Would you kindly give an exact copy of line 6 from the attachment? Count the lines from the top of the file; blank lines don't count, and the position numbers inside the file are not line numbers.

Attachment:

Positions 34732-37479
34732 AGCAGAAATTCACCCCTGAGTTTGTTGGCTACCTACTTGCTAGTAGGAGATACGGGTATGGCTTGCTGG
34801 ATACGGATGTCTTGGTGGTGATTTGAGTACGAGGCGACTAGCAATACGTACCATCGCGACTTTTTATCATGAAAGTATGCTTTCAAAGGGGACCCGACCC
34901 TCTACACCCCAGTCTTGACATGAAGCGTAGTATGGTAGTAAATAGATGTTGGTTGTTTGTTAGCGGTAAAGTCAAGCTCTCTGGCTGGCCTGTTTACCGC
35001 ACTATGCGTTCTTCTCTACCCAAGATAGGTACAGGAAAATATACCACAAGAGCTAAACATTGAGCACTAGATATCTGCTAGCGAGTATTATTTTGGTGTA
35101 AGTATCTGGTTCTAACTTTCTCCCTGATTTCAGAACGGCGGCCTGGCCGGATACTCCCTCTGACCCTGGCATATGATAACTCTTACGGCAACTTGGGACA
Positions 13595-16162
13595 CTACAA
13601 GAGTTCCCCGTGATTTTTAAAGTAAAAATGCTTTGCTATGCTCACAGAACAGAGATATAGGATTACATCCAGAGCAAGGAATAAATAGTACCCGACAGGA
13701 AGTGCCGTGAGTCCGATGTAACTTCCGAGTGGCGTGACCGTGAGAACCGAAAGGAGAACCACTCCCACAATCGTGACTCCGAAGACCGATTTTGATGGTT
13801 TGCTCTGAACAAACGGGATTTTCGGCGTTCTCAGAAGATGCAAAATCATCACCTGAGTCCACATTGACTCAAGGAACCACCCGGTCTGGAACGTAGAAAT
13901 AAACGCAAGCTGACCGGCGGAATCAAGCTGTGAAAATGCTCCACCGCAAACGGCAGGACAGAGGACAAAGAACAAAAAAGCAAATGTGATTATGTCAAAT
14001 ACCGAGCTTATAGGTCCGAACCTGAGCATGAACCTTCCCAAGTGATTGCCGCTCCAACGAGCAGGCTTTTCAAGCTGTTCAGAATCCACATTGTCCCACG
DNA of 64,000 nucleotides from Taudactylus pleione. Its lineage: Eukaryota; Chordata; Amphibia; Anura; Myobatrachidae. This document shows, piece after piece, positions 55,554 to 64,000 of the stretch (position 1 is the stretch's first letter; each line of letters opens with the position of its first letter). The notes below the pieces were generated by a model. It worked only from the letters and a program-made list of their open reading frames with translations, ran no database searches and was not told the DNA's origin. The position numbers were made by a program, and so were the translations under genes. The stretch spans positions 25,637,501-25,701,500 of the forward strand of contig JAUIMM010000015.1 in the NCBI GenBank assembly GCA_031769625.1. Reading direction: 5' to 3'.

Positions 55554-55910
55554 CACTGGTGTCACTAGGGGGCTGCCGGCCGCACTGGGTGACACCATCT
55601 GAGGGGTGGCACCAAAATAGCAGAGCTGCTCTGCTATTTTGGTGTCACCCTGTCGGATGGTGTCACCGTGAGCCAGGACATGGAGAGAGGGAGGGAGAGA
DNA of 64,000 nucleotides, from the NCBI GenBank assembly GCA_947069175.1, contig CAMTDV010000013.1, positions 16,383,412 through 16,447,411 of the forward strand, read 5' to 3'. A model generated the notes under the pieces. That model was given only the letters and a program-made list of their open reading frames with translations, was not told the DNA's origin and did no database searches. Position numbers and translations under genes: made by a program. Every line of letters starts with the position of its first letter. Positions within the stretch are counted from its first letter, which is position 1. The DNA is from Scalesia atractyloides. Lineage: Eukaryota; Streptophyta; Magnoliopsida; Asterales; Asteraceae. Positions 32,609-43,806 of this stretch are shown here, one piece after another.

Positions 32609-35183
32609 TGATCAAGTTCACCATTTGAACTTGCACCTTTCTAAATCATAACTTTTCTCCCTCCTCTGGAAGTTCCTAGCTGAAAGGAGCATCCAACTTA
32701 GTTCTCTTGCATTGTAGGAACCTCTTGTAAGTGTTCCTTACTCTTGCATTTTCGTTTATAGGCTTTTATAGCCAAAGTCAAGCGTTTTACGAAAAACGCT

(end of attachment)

35101 AGTATCTGGTTCTAACTTTCTCCCTGATTTCAGAACGGCGGCCTGGCCGGATACTCCCTCTGACCCTGGCATATGATAACTCTTACGGCAACTTGGGACA